The second day of Paris Ready-to-Wear Fashion Week suggested that we may be in for a neutral tone spring and summer next year. The two designers that did not shy away from jubilant colours and fresh forms was comeback kid Courrèges and Alexis Mabille. We also stepped into the unique universes of Guy Laroche, Yang Li, Pinel & Pinel, Bernard Chandran, Sharon Wauchob, Aganovich, Uniqlo by Carine Roitfeld, Wanda Nylon, and Vionnet.
“It’s been a while” was written on the invitations for the returning Courrèges runway show. Creative design duo Sebastien Meyer and Arnaud Vaillant showcased 15 different designs in 15 different colors of puckered leathers, delicious suedes, and iridescent sequins. The collection opened in a series of graphic jackets followed by athletically cute mini skirts. Was Courrèges a comeback? That’s for sure. A revival of the brand? We’ll just have to wait and see.
At Guy Laroche, it started with wolves howling, clearly “Trouble in Paradise,” then a vision of deconstructed tops paired with military chic trousers. A tropical aesthetic juxtaposed an air of dystopia involving origami pleats and chunky biker chains. Broad silhouettes were scattered with sensual details of cutouts that revealed bare skin. Laroche’s newest collection was a redefinition of urban cool.
Sublime shapes and fluid forms were paired with androgynous trenches in earthy hues at Yang Li; a showcase that solidified the young designer’s status as someone to watch, nay, someone to beat. A former intern of Raf Simons, Li has come into his own, he has an eye for less-is-more and knows how to cut for the female form. His romantic collection included translucent floral gowns and rounded jackets that exuded a slightly retro, slightly gothic feel.
For 15 years Pinel & Pinel have been designing large show trunks to transport goods. They started creating handbags two seasons ago, but this current season highlights adorable bite-sized versions of the brand’s famous travel cases in sweet shades of sky blue and luscious red. Other bags of lamb and crocodile leather exude a luxuriously casual ease, while the handbags in the distressed denim collection is for the mischievous in every woman.
Malaysian designer Bernard Chandran’s Spring/Summer 2016 Collection accentuated the active intellectual in feminine fabrics paired with sporty lines. Hues of fawn, peach, and light blue are intertwined with gleaming metallics with the common razorback and front around the neckline. Chandran clearly reflected on the lightness of organza and chiffon in the sweltering months of summer.
There was a sweet perfume to Sharon Wauchob’s collection, as if her gossamer garments were lily of the valley. Maybe it was the literary essence of the show that struck us – rumpled – patterned shirts – appearing like crinkled pages of first edition novels. Or perhaps it was Wauchob’s fragile lace overlays that spun like Charlotte’s Web and her spidery fringe embroidery, which exquisitely crawled on panelled outer garments.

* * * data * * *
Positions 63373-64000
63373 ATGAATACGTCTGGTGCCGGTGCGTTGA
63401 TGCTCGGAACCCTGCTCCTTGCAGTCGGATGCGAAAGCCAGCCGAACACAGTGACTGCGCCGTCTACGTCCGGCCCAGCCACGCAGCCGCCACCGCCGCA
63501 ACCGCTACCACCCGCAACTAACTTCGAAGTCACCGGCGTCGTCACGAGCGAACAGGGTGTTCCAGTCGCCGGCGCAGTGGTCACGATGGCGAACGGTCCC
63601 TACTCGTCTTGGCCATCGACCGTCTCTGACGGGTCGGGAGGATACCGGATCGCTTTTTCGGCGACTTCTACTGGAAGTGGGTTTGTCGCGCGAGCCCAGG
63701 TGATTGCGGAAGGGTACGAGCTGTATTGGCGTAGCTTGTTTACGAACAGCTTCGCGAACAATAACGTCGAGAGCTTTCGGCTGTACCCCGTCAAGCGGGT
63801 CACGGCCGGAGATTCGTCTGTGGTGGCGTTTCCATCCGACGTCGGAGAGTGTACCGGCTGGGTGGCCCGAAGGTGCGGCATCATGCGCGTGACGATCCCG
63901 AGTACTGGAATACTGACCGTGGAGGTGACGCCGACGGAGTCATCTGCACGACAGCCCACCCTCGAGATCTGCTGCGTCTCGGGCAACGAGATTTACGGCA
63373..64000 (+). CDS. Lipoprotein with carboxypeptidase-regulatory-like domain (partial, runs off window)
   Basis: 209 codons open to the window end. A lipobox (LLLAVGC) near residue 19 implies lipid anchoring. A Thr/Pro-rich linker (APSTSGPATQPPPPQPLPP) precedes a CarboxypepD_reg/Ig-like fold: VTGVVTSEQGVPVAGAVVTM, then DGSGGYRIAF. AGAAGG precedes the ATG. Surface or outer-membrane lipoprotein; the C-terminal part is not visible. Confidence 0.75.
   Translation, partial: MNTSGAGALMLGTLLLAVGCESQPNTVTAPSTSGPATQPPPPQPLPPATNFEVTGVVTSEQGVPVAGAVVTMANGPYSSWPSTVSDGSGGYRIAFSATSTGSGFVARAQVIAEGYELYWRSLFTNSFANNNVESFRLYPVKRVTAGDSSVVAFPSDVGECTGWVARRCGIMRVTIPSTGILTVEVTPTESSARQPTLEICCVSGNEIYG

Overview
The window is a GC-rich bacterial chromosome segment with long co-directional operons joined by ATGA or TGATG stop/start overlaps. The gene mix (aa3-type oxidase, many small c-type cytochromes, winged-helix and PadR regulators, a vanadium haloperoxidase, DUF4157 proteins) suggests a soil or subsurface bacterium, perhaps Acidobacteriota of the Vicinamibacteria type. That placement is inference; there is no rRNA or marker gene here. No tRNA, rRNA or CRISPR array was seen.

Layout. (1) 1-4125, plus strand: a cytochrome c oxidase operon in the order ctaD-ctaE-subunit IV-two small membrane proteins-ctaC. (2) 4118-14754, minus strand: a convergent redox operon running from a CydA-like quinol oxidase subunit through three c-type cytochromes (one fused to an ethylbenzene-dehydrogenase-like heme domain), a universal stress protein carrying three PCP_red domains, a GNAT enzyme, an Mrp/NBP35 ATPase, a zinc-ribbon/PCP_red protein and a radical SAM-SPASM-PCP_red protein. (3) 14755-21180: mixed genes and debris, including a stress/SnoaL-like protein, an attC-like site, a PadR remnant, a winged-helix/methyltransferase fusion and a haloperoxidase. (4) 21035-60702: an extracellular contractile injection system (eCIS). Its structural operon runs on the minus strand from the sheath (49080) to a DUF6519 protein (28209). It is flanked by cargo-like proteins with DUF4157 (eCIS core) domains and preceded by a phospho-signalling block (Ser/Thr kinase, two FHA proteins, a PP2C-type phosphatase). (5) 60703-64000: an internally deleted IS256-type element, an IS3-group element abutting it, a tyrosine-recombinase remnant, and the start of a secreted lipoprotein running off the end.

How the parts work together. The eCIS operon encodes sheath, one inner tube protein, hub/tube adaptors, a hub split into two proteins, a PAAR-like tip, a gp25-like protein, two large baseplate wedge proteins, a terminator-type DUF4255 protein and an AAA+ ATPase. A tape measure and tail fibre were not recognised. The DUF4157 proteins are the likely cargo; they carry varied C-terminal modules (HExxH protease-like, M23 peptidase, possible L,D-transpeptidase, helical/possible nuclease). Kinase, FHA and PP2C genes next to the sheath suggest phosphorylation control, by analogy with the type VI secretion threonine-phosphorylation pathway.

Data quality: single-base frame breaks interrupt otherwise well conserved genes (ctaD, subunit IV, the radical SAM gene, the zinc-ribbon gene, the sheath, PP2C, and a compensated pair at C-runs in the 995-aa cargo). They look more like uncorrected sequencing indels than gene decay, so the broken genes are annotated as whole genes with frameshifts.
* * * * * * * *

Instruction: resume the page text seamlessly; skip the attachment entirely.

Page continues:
Through a cloud of fog, models marched, clad in deconstructed violet bodices with accentuated lapels lined with zebra print at Aganovich. The gynandromorphic collection oozed urban sensuality, offering asymmetrical cut blazers, layered dresses and structured underpinnings in muted copper and mauve. Looks were exaggerated with animal skin lining and accessorized with triangular ties, to murmur cosmopolitan conceptualism and stone aged sensibility (think Fred Flintstone meets Sharon Stone). Do we believe that Aganovich is only getting better with time? Yes we yabadaba-doo.
Uniqlo’s newest collaboration is with none other than fashion publishing legend Carine Roitfeld. Founder and Editor-in-Chief of CR Fashion Book, Roitfeld jazzed up the dangerously sleek woman in polka dot chemises, leopard, and lace. Smart casual elements such as pencil skirts were paired with sexy, distressed pantyhose for a more sophisticated aura that directly reflects Roitfeld’s sense of fashion.
Designer Johanna Senyk threw a raging party of athletic silhouettes and glistening outerwear fit for the modern woman in the Wanda Nylon runway show. Set in the construction rubble of a building in renovation at Montmarte, Nylon’s spectacle was the epitome of street cool. Athletic cutout pieces were reminiscent of Hilary Swank from Million Dollar Baby, while technical rainwear were shades of dazzling dinosaur green. Clean design mixed with experimental fabrics is a clear sign that Senyk should be dressing rock stars and celebrities.
A bold taste of tropical temptation, Alexis Mabille’s punch coloured skirts and sweeping cocktail dresses ignited his watermelon influenced spectacular. The Sandia Smash, a fruity, playful beverage planted the seed of Mabille’s visually explosive and toothsome collection. Both sporty and elegant, the French designer’s full-bodied silhouettes showed juicy jumpsuits for the exotic adventurer and high-waisted fuchsia trousers tied with a signature bow. Rainbow lace frocks and a zesty crop top inspired us to pack our bags (and our martini shaker) for the nearest beach.
Vionnet married finesse and savoir-faire with fairytale nymphs draped in seamless gowns of silk and lace. Shades of flesh and pale blue were blended with copper and gold crafted in fluid silks. More than just romantic and pretty, Vionnet managed to sculpt a modern princess in asymmetrical tops with pleats and long silhouettes accentuating inner geometries on the body. Bandage-like formations protected the core, while diaphanous silk satin was free to float like vapor around the Vionnet goddess.
Words / Sheri Chiu and Chloe Rash